While you and your ex-spouse would ideally like to harmoniously co-parent your children, raw emotions from a divorce can often be unpredictable and take over.
If anger exists between you and your ex, it may trickle down to the children. And game playing between you and your former spouse can be more trying on your kids than you can imagine. There should be no "ex games" when it comes to your children. Your children should never be caught in the middle of problems with your ex.
Here are seven things that you and your ex-spouse can do to make things more civilized for the kids.
Plan together: Put any bad feelings aside and create an organized plan with your ex regarding birthdays and holidays. The more organized you both are for these occasions, the better it will be for the kids.
Limit the questions: When the kids come home from visiting your ex, there's no reason to pepper them with questions about the time they spent there. Listen to them if they want to talk about it, but don't cross-examine them.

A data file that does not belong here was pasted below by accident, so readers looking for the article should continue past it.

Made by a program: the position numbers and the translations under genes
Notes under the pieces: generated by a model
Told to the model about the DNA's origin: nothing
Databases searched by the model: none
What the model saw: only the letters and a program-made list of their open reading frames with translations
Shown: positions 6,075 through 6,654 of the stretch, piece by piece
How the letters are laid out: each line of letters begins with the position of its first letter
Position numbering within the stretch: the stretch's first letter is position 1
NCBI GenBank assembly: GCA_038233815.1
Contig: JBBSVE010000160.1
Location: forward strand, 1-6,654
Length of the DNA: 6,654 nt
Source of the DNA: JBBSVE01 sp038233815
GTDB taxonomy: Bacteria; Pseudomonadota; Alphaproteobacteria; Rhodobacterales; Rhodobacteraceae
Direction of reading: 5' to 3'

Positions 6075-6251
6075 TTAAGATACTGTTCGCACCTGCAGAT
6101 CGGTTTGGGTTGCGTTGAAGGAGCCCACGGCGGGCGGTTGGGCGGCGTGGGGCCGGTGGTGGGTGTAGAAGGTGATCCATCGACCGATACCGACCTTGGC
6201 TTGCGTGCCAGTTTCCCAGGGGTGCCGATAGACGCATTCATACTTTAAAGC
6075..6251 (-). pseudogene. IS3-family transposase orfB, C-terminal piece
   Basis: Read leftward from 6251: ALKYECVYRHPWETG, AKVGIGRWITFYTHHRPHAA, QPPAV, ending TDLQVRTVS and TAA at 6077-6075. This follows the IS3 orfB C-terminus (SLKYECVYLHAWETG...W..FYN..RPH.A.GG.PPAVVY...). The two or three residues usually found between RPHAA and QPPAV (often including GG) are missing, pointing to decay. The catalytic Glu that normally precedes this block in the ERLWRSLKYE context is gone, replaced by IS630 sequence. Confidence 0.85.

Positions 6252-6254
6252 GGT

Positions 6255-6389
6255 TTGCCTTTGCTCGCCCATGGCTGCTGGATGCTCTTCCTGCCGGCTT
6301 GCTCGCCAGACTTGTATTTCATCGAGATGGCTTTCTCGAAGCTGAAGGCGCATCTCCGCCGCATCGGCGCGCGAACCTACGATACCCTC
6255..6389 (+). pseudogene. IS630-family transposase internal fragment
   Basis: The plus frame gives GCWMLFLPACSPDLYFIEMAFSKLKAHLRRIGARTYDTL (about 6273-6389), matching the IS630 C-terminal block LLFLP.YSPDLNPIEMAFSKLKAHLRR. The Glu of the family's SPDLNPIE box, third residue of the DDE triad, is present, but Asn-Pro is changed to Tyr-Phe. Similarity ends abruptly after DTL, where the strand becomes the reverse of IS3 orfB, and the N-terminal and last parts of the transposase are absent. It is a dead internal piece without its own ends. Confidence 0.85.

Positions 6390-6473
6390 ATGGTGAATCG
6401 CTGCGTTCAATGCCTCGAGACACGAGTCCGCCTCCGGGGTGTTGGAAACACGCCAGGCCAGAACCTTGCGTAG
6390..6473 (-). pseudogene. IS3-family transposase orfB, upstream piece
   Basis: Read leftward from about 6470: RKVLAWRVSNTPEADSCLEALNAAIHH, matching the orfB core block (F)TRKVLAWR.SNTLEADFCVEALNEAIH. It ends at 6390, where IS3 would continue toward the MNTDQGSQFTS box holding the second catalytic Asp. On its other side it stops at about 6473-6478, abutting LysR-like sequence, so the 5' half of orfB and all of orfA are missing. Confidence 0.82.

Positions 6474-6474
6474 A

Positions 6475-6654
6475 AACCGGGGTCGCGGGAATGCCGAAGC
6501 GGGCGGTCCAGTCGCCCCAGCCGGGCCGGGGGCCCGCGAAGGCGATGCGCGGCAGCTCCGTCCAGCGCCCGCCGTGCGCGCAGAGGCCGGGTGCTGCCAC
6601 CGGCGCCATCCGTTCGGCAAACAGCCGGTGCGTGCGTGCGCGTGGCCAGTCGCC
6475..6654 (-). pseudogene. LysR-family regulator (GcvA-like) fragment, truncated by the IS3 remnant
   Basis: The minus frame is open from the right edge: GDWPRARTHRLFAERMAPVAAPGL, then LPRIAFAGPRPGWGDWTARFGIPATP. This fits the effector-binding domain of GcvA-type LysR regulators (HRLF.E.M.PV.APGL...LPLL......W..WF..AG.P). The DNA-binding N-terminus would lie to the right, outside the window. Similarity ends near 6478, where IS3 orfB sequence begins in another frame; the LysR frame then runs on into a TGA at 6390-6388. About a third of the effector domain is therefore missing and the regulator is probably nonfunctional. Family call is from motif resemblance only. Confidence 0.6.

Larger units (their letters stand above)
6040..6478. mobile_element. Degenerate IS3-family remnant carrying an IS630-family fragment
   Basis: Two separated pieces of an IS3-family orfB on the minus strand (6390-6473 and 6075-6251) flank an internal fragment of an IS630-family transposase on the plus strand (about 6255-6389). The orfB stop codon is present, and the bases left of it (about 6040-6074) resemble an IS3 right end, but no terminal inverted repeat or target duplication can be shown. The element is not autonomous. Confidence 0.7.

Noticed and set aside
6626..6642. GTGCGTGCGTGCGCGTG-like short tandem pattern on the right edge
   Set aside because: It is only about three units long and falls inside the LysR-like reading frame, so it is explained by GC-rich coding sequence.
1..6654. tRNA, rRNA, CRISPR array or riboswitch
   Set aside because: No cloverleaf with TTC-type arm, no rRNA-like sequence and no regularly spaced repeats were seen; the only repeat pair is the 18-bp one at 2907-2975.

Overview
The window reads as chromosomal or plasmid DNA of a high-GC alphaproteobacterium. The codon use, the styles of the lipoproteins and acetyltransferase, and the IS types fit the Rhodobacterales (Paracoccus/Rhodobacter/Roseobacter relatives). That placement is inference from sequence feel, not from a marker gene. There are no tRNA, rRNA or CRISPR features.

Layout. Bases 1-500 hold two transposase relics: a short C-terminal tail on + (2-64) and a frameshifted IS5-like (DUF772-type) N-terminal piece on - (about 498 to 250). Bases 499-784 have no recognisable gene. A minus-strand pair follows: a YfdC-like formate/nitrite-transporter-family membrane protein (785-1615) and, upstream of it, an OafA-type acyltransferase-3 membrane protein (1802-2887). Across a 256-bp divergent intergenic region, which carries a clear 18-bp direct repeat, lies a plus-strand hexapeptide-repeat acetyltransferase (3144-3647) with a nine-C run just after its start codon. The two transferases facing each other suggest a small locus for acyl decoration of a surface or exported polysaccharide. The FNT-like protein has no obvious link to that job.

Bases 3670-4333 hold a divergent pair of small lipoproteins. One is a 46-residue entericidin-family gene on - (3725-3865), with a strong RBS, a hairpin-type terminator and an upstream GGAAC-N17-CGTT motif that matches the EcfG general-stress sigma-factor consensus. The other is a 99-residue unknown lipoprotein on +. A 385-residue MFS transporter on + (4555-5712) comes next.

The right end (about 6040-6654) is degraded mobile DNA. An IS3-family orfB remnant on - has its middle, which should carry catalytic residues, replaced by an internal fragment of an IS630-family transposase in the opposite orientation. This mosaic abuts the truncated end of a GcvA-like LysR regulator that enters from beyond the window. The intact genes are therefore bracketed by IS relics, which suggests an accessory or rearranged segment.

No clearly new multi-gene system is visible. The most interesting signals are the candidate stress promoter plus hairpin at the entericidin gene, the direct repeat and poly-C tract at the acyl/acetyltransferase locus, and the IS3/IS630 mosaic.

Keep your feelings to yourself: Don't speak badly about your ex in front of your kids. This will put your children in an uncomfortable position, and you want them to have a healthy relationship with the both of you.
Keep it civil: Even if your ex says something you don't like, try to keep it civil. Treat the situation as though you are talking with a co-worker that you're not fond of, but have to deal with. This will make for a more amicable situation.
Learn to be in the same room: It's important to learn how to be in the same room with your ex after divorce. The kids may have a school play or sporting event that you both would like to attend. Get used to putting any animosity behind you when it comes to events with your kids.
Coordinate gift giving:: There's no need to compete with your ex to show your kids a better time. Be on the same page about giving gifts for all birthdays and holidays.
Share photos: Send some photos via email to each other of your children enjoying themselves at each of your homes. It's important to keep the kids as the focus and not your problems during the post-divorce process.
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